set of questions to ask, and a particular perspective to use when examining

your topic.

Traditionally, Ph.D. and Applied Degree research must include relevant

theoretical framework(s) to frame, or inform, every aspect of the dissertation.

Further, Ph.D. dissertations should make an original contribution to the field by

adding support for the theory, or, conversely, demonstrating ways in which the

theory may not be as explanatory as originally thought. You can learn more

about the theoretical framework requirements in the NCU Dissertation

Proposal/Dissertation Manuscript Template 2019 document located in the

NCU Dissertation Center. View our Library FAQ for how to locate this document

here.

It can be difficult to find scholarly work that takes a particular theoretical

approach because articles, books, and book chapters are typically described

according to the topics they tackle rather than the methods they use to tackle

them. Further, there is no single database or search technique for locating

theoretical information. However, the suggestions below provide techniques for

locating possible theoretical frameworks and theorists in the Library databases.

In addition to your Library research, you should consider discussing possible

theories with colleagues and your Dissertation Chair. Also, keep in mind that

you will probably find and discard several potential theoretical frameworks

before one is finally chosen.

Theory Definition

From the book The A-Z of Social Research

The Theoretical Framework

Guide from the NCU Center for Teaching and Learning

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Additional Resources

Conceptual

Framework

Maxwell, J. A.

(2004).

Conceptual

framework: What

do you think is

going on? In

Qualitative

Research

Design: An

Interactive

Approach.

Thousand Oaks,

CA: SAGE

Publications

Organizing

Your Social

Sciences

Research

Paper:

Theoretical

Framework

University of

Southern

California

The Research

Planning

Process:

Theoretical

Framework

(video)

Theoretical

Framework

(video)

Resources

Use the Library’s e-book databases to gather background information on a

particular theory or theorist. To access, go to Research Resources – Find an

E-Book. Since the e-book databases will contain fewer resources than a

database containing thousands of scholarly journal articles, it is best to keep your

search terms a little more broad.

For example, a search for education theory in the Ebook Central database

results in many relevant e-books, as shown below. Expanding the Table of

Contents will provide additional details about the e-book.

E-Book Databases Google ProQuest Dissertations & Theses

Roadrunner Search SAGE Research Methods Web of Knowledge

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Attachment 5

Theory or Conceptual Framework Search

This week, you will focus on a theory of your choice and a pre-identified conceptual framework.

According to the Merriam-Webster dictionary, the definition of a theory is an idea or set of ideas

that are organized to explain something. Typically, this is an event or facts. There are theories in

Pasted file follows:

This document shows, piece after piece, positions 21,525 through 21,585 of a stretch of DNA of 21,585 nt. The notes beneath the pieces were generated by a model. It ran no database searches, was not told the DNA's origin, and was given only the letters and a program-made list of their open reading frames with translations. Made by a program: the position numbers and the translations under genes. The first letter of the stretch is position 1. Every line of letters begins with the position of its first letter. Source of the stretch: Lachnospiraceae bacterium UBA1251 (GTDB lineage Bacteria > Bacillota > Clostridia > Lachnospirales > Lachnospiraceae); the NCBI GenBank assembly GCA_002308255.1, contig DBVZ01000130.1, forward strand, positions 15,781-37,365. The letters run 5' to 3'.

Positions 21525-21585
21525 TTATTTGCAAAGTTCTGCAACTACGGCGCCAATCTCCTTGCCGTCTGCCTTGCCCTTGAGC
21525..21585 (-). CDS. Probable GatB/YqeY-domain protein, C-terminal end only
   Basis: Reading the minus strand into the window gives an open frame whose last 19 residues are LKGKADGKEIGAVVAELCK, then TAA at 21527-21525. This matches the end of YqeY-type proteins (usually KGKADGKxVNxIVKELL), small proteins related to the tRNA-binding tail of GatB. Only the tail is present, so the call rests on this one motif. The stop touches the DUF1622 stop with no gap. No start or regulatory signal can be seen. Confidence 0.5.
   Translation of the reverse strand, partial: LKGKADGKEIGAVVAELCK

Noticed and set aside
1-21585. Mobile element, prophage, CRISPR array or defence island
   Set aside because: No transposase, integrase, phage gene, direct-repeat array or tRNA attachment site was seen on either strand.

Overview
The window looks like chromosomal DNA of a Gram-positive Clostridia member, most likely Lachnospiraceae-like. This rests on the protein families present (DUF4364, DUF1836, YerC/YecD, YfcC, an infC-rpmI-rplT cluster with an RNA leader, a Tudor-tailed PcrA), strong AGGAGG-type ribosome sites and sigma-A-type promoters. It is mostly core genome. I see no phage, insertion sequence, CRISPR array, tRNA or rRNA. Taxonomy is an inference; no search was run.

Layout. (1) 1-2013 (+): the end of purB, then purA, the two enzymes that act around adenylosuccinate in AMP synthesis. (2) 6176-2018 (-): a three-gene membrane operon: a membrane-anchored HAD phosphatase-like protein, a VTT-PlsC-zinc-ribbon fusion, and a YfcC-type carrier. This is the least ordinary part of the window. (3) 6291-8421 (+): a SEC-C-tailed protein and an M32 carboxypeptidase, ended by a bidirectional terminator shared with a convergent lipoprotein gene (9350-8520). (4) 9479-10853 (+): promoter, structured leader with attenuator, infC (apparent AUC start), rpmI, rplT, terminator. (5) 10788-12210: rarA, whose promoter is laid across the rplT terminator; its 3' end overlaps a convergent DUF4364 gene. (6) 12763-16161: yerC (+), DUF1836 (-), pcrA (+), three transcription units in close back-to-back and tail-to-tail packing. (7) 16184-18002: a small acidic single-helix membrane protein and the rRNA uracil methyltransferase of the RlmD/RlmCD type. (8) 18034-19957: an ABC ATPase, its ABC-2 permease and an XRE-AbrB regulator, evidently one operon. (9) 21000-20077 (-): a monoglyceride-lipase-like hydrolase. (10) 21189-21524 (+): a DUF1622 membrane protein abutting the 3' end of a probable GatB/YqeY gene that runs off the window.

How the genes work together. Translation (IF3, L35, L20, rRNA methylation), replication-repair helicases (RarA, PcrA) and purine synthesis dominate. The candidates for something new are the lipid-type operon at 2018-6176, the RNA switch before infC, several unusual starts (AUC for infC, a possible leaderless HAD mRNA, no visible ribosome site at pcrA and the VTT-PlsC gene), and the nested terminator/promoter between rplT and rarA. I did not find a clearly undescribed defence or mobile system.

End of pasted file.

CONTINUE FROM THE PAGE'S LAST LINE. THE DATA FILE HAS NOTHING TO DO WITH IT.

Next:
every discipline of study. You are encouraged in this assignment to find a theory that aligns to

your topic of interest or one that has interested you during your previous courses. In your

dissertation for your Ph.D., you will be required to have at least one theory. Other DBA will use

a conceptual framework.

A conceptual framework, according to Business Dictionary.com, is a theoretical structure of

assumptions, principles, and or rules that bring together ideas to create a broad concept. In

essence, the conceptual framework can be a model, a diagram, or a framework that guides you

through a process. By conducting a simple Internet search, you will find many images and ideas

of the conceptual framework. Remember from last week, the goal is to determine the reliability

of what you find: research, research, research.

In your dissertation, the theory or the conceptual framework assist you in developing the

research questions as well as the gap in the literature that you research. The problem typically is

the gap in the research. Your study will seek to fill this gap.

Attachment 6

Analyze Differences between Theory and

Concept Research

Instructions

Assignment

Write an annotated bibliography of two theories and two conceptual framework models. Use

your knowledge about writing an annotated bibliography. This week, you will keep the sources

to only theories and conceptual frameworks. You may use any theories and conceptual

frameworks you choose.

1. Name the theory or conceptual framework in a heading. 2. Write two or three paragraphs about the author, the concept of the theory or conceptual

framework.

3. Write at least one paragraph of the use in history and today or why it is not used today. 4. Write a conclusion about your thoughts on the theory or conceptual framework.

Length: 5-7 pages

References: Include a minimum of five (5) scholarly resources.

Your paper should demonstrate thoughtful consideration of the ideas and concepts presented in

the course and provide new thoughts and insights relating directly to this topic. Your response

should reflect scholarly writing and current APA standards.